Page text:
National Well-being Framework – Quality of Life indicators with a difference
In March 2016 the ONS released the latest Life in the UK figures, providing us with a snapshot of how the nation is doing across those areas of life most important to our well-being. There is good news and many areas of our lives are objectively getting better: household income is up, unemployment and crime are falling, and healthy life expectancy is rising. Our personal well-being – how we rate life overall – is also improving. However not all areas of our lives are getting better, and many of the measures assessed as having ‘deteriorated’ relate to our subjective views on how we feel we are doing. For example the proportions of people satisfied with their health, accommodation, household income and leisure time have all fallen over the three-year period since measurement began.
People’s personal ratings about their lives are just as important as data on their background circumstances
The national well-being framework gives us a more complete picture of life in the UK and shines a light on just how important it is to consider both objective and subjective measures of progress. Whilst objective measures are undoubtedly important, subjective measures get to the heart of people’s lived experiences and how they really feel their lives are progressing. We can see from the data that improvements in people’s objective circumstances don’t automatically translate into better subjective experience – for example incomes are up, but satisfaction with income has gone down, and healthy life expectancy has improved while we are collectively less satisfied with our health - and it is in this way that the framework gives us insights we could otherwise miss.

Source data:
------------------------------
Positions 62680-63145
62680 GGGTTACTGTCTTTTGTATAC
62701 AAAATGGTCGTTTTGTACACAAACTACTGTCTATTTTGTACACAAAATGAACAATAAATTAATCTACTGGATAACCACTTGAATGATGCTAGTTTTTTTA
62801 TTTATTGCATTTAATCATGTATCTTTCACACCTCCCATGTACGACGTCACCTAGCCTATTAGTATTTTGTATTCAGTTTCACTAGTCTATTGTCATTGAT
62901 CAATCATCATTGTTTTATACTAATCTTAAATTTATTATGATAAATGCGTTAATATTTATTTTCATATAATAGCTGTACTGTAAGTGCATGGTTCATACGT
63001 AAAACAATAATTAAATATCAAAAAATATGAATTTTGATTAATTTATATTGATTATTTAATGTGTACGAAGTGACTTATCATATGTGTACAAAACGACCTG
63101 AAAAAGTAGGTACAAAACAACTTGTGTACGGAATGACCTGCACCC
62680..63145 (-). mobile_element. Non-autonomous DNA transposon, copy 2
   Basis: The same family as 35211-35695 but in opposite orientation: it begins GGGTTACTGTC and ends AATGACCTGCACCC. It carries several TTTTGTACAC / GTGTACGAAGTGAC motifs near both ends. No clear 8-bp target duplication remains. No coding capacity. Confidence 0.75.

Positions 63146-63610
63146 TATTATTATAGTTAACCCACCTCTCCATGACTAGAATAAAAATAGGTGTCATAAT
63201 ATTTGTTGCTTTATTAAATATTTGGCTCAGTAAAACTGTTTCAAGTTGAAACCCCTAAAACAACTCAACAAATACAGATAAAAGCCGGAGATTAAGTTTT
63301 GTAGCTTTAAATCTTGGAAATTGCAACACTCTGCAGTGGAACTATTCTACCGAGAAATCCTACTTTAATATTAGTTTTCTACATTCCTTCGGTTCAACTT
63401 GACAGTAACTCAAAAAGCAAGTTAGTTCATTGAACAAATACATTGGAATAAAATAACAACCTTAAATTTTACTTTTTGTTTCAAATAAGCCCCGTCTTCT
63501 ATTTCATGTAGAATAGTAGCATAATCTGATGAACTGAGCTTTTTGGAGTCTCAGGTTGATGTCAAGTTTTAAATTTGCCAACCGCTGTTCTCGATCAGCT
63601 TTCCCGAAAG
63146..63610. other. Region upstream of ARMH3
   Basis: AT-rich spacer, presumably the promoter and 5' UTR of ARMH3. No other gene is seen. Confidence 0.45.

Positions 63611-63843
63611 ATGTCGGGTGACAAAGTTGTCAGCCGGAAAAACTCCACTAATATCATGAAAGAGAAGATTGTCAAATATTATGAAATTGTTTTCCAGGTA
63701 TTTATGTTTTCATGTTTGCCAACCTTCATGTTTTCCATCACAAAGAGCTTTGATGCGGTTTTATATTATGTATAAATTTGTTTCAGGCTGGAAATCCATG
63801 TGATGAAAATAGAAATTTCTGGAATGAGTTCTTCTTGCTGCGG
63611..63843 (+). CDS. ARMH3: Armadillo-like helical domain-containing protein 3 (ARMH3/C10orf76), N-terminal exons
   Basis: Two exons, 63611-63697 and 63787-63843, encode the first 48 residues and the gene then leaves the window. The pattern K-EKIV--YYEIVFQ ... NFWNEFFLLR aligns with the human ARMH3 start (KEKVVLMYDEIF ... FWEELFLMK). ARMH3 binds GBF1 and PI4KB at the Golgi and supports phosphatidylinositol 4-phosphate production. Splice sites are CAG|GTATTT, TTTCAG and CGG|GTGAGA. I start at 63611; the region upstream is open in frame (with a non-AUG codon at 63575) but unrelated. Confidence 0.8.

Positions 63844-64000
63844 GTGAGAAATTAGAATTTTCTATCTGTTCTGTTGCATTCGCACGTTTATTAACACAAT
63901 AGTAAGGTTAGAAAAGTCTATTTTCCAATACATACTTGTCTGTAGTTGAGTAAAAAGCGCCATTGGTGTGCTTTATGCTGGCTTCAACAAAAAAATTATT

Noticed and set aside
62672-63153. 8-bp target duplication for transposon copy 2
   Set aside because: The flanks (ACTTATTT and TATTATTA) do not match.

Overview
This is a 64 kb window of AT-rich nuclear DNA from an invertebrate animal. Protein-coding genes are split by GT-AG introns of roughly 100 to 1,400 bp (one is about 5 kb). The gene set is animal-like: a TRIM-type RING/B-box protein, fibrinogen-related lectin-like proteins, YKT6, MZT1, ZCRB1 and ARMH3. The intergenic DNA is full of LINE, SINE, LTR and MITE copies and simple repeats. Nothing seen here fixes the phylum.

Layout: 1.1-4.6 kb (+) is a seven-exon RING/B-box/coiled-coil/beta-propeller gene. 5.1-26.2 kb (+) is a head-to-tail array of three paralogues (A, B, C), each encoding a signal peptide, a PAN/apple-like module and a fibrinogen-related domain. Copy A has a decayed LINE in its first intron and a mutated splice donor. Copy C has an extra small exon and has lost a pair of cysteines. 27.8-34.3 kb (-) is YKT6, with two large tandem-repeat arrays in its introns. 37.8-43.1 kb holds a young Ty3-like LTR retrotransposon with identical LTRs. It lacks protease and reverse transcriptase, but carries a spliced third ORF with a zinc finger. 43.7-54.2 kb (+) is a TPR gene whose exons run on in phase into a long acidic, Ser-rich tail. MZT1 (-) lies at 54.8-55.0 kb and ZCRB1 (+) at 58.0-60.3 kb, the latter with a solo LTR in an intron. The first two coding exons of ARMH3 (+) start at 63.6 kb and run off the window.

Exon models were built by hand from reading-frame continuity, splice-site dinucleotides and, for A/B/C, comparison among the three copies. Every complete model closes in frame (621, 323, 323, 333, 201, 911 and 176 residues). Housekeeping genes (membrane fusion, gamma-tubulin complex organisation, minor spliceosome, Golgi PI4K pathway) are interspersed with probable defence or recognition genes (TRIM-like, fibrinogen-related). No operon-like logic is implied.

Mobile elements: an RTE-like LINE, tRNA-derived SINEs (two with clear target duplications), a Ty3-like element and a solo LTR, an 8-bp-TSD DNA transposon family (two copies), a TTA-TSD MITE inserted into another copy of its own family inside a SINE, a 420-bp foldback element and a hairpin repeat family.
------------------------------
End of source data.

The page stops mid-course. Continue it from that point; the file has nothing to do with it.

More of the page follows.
So what does this mean for policy?
There is therefore a strong case for analysts, policy makers and services designers to be interested in and to take account of subjective well-being measures. Indeed, if we think about people’s satisfaction with different aspects of life rather than just their objective circumstances, policy approaches could look quite different. Take crime as an example. If crime is going down and fear of crime is going up, then perhaps reassurance communications might be part of the policy mix. If both are deteriorating, then perhaps more public dialogue and engagement around the priorities and solutions might help. And if all are improving, continuous improvement and celebrating success might be part of the approach.
With this in mind we have put together the simple table below to highlight the different possible combinations of how the indicators are moving. The aim is to provoke thinking about how policy might be different depending on the extent to which people’s objective circumstances and their reported experience agree or disagree.
Tell us your thoughts
Of course to use this you have to collect data (or use existing data) on how people rate their satisfaction with different aspects of their life – work, income, health, housing, education, crime etc. We think the consideration of such indicators is really important so please let us know your thoughts, and whether you find this table useful.